Abstract

Abstract 3751

Background and Purpose:

The introduction of imatinib to the treatment regimen of chronic myeloid leukemia (CML) has markedly changed its outcome. Several reports have shown that the efficacy of imatinib correlates with the trough plasma concentration in CML patients. However, little is known about the correlation between plasma concentration and long-term outcomes, including adverse effects. We analyzed the correlation between long term tolerability and plasma concentration in Japanese patients.

Patients:

Forty-three patients with chronic phase CML who had good adherence with daily 300mg (n=8) or 400mg (n=35) imatinib administration at hospitals in our study group were enrolled in this study. The median age of patients starting imatinib was 57 years (range 15–82). Imatinib was started between Dec. 2001 and May 2007. Plasma trough concentration was examined on a day between Nov. 2007 and Aug. 2008. Median time from the start of imatinib until the plasma assay was 1548 days (range 91–2390).

Results:

Clinical data were reviewed in Sep 2011. We excluded patients who had been switched from imatinib to a second tyrosine kinase inhibitor (TKI) despite major molecular response (MMR). Median plasma concentration was 925 ng/ml (range 200–3280). Median follow-up was 2632 days (range 884–3496) and median follow-up after the plasma assay was 1216 days (range 361–1323). We divided the patients into two groups: the low plasma concentration group (<925ng/ml n=22) and high plasma concentration group (>925ng/ml n=21). Overall survival and achievement of complete molecular response (negative by RT-PCR) did not differ between the two groups. We defined all death, progression, switch to a second TKI and imatinib dose reduction as events. Also we defined death by adverse effect, imatinib dose reduction or switch to a second TKI due to adverse effects as intolerance-related events and progression, switch to a second TKI due to failure of achieve MMR or loss of MMR as efficacy-related events. Event-free survival (EFS) showed no difference between the two groups. However cumulative incidence of intolerance-related event was significantly higher in the high plasma concentration group than in the low plasma concentration group (whole observation period, p=0.02 by log-rank test; observation period after the plasma assay, p=0.01 by log-rank test). Grade 3 or 4 anemia occurred in 4 patients only in the high plasma concentration group. Cumulative incidence of efficacy-related event was slightly higher in the low plasma concentration group than the high plasma concentration group (whole observation period, p=0.06 by log-rank test; observation period after the plasma assay p=0.05 by log-rank test).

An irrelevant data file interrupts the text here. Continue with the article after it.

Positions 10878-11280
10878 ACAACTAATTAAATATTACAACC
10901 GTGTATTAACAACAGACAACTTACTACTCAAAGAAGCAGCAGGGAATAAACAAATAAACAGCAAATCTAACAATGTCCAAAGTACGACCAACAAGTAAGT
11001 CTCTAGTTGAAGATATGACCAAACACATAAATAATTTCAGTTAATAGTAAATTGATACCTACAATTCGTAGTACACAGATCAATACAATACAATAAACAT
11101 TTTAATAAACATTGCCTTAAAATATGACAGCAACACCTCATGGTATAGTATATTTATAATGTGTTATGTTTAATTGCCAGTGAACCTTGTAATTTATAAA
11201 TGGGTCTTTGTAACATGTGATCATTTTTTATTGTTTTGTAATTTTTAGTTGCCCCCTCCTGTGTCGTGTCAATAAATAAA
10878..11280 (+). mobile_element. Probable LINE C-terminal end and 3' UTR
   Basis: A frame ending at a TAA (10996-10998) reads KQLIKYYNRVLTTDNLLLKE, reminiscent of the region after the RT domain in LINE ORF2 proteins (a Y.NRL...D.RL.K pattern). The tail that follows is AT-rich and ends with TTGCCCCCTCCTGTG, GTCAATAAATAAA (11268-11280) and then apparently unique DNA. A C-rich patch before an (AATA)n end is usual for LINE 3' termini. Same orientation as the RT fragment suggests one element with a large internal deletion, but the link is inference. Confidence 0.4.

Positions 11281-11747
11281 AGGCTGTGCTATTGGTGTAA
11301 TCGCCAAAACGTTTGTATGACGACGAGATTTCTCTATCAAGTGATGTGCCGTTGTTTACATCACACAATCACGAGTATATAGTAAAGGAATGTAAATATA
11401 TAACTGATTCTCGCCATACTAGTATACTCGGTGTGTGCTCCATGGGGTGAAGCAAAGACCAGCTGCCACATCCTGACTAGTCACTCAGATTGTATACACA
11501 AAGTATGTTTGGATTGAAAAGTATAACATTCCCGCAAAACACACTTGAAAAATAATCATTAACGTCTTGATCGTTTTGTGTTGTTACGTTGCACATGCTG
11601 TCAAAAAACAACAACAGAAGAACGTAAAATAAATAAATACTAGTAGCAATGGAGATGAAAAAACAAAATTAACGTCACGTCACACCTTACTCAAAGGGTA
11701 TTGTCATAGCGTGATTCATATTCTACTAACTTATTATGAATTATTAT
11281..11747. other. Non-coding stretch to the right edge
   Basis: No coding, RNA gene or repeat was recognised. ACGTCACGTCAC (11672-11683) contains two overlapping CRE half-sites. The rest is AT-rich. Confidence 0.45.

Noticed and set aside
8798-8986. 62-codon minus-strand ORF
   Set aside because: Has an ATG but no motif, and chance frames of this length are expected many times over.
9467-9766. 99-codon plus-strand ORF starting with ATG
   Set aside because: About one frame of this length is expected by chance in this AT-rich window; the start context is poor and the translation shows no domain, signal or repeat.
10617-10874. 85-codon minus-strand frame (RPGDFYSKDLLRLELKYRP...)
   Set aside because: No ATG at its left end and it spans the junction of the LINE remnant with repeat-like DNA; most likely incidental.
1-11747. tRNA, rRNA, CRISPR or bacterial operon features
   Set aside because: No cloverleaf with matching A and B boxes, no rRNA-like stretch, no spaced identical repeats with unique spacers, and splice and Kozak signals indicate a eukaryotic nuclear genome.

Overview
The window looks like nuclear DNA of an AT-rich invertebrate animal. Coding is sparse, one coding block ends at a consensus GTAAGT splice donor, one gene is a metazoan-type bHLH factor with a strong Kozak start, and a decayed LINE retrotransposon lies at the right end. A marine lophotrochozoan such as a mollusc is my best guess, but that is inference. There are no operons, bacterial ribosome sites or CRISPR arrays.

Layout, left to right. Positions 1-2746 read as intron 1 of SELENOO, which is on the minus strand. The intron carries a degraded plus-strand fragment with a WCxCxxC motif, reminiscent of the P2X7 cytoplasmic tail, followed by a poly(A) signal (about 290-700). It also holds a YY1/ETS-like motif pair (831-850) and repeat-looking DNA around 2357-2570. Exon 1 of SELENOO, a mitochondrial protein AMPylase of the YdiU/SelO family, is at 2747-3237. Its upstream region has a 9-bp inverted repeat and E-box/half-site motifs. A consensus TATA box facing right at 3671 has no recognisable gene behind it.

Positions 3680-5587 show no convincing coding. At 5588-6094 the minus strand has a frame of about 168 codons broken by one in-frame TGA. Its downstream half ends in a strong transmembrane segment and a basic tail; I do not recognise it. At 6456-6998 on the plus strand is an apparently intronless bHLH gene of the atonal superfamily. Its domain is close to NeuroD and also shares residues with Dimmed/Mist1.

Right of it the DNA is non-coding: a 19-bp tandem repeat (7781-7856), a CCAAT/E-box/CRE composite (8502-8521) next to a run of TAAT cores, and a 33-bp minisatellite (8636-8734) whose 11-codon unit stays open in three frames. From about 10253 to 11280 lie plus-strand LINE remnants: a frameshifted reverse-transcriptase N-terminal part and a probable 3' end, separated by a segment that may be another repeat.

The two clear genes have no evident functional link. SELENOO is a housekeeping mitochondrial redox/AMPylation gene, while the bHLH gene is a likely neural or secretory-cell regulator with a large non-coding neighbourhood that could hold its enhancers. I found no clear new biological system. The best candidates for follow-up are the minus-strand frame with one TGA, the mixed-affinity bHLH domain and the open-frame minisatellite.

Conclusion:

Trough imatinib plasma concentration at steady-state after initiation of therapy has been demonstrated to have correlation with the early efficacy of imatinib. Our findings suggest that imatinib plasma concentration also correlates with intolerance or adverse effect in long-term clinical observation. Although further studies are required to confirm the current data prospectively, imatinib plasma level testing seems to be helpful to optimize clinical outcomes for patients with CML.

Disclosures:

No relevant conflicts of interest to declare.

Author notes

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Asterisk with author names denotes non-ASH members.